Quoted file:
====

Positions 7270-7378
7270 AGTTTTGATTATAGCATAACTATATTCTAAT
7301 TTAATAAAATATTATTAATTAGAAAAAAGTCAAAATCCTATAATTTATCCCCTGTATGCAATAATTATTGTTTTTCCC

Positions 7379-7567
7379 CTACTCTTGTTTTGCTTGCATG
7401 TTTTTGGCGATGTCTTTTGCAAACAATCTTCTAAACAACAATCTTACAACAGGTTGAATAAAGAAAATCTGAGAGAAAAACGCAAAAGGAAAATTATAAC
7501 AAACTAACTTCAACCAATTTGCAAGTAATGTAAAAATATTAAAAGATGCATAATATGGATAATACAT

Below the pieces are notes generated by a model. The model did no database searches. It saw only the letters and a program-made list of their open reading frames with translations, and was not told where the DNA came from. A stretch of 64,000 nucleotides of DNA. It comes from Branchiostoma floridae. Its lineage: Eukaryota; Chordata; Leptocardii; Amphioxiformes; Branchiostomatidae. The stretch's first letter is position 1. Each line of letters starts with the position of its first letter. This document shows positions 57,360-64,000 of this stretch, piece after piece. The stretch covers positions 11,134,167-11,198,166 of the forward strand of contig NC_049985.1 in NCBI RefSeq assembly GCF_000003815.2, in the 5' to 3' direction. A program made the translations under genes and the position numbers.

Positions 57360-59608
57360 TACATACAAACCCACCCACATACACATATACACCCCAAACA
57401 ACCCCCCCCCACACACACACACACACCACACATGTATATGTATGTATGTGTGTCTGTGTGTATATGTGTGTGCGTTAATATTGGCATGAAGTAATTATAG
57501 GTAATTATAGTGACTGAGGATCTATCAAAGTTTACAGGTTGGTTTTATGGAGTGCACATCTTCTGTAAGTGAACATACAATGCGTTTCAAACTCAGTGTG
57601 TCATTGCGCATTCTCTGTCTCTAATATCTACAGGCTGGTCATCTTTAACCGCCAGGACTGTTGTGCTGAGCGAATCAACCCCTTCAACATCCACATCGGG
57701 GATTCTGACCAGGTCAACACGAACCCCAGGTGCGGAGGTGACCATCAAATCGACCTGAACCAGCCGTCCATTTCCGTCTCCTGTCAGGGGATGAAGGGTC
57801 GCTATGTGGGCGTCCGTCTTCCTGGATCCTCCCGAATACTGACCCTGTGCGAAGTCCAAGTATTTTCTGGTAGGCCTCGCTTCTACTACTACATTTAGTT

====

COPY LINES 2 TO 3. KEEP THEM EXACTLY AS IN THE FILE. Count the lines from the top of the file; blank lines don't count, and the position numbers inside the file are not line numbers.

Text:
7270 AGTTTTGATTATAGCATAACTATATTCTAAT
7301 TTAATAAAATATTATTAATTAGAAAAAAGTCAAAATCCTATAATTTATCCCCTGTATGCAATAATTATTGTTTTTCCC